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Ian Anderson - Divinities - Twelve Dances With God CD (album) cover


Ian Anderson


Prog Folk

3.62 | 129 ratings

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The Whistler
Prog Reviewer
3 stars Now, if you're anything like me, as soon as you got your new copy of Ian Anderson's Divinities: Twelve Dances with God, a friggin' Ian solo album, we said to yourself, "HOLY CRAP! This sucker is gonna be so metal! There's gonna be LOADS of headbangin' riffs, and blistering solos, and Ian playing all the instruments at once, and...and...wait, new age?"

This record isn't really new age, of course. If my understanding of new age is what I think it is. It's classical. I guess. If classical is a viable genre. Which I'm not sure any more, that phrase has been so bastardized that it's meaningless these days. Ugh. The music is serious, but it's never without a sense of humor. It's meditative, but not without bursts of energy. Chinese hip hop? If you can classify this, do please tell me.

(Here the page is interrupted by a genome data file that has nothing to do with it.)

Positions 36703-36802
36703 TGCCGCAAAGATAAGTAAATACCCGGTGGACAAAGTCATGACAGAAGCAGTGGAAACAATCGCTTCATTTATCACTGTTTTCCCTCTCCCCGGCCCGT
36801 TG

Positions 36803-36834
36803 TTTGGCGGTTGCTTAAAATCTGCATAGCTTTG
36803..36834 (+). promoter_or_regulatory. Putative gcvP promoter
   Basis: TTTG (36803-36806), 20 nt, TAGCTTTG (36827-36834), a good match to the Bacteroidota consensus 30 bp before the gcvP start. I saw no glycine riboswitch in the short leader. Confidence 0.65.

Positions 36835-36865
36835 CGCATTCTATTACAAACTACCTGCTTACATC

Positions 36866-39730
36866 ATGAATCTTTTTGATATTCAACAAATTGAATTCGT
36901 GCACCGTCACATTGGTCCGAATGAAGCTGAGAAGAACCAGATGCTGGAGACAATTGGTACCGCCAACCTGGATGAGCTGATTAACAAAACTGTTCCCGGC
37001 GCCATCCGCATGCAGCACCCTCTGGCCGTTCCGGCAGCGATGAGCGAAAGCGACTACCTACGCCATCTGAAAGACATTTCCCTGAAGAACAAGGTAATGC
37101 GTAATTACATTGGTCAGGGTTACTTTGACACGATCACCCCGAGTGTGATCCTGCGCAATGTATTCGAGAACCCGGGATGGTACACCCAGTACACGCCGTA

Suffice to say that this record is quite unlike anything in the Tull canon. It's closest related to Passion Play in purpose, but not in style, mood, et cetera. In fact, I'd say that this is the biggest shock to hear after contemplating that bloozy kid on This Was; Passion Play is still a collection of ROCK SONGS. There's no Martin here, and the Minstrel hangs up his lyrics sheet; this does not rock, nor can you sing along.